48. __ at the wheel: ASLEEP.  An expression indicating a failure to handle duties or responsibilities.  Also a country music group that has recorded over 20 albums and won 9 Grammies since their start in 1970.

49. Ant-sy complex?: COLONY.   Misleading, but accurate and cute.

52. Female relative: NIECE.  Sister's or brother's daughter.  Mine lives in N. Car.

54. Uniform cloth: KHAKI.  A strong cotton fabric in a dull yellow-brown color.

55. Rogers Centre team, familiarly: JAYS.  Toronto Blue Jays of the American League of baseball.

56. K follower: MART.  Are there any left?  The former K-Mart site near me is being converted into an Aldi grocery store.

57. "Look no further than me": I'M IT.  Choose me!

58. Trivia night site: BAR.  Site for drinking and gaming.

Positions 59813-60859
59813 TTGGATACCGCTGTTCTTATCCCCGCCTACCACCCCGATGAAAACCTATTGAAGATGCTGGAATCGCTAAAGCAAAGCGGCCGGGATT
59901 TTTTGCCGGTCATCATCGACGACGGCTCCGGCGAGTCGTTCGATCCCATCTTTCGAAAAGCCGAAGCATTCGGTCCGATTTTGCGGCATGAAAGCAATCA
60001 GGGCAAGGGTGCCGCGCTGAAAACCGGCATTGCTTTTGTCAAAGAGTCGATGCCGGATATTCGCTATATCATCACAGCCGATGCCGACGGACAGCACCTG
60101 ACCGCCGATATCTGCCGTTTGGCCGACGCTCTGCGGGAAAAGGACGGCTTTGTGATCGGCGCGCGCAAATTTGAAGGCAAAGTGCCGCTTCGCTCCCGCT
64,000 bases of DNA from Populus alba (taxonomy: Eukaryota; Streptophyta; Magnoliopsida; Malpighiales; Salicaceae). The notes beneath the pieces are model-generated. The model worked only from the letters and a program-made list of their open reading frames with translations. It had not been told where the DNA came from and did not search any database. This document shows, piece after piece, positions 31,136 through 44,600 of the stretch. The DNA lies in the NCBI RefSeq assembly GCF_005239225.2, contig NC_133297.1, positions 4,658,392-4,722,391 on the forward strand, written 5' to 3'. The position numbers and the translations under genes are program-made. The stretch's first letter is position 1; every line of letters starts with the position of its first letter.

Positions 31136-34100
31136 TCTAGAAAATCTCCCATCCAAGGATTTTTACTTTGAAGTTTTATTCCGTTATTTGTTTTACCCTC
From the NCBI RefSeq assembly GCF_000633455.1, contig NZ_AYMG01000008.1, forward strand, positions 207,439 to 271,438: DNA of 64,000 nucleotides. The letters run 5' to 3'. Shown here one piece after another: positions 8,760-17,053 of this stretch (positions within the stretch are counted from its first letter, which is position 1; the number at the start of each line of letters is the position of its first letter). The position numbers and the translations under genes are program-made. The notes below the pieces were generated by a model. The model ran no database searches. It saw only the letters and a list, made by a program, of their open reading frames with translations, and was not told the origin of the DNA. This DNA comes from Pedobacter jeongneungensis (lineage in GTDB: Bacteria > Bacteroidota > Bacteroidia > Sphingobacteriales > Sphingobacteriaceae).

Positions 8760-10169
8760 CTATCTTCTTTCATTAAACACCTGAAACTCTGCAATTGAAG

59. Bedazzle: AWE.  Impress in a highly favorable way.

60. Big D hoopster: MAVerick, a player on the team representing Dallas in the National Basketball Association.

That wraps up another Wednesday.  Was it all in tune for you?  A little dissonance here and there, but not too many sour notes, IMHO, and a nice tribute to Ms. Mitchell.  Patti Varol is a familiar contributor, but it looks like this might be an LAT debut for Mr. Jacobson - congrats!

Cool regards!
JzB



48 comments:

Lemonade714 said...

Happy hump day all
A nice tribute puzzle to a longtime artist and an added bonus of the CSO to Hannah Storm, Susan Sontag and the mysterious Etta Place
They were a handsome couple in any age
Thanks Patti Michael Ray, welcome and JzB as always

OwenKL said...



It's the start of every era, and every EPOCH new.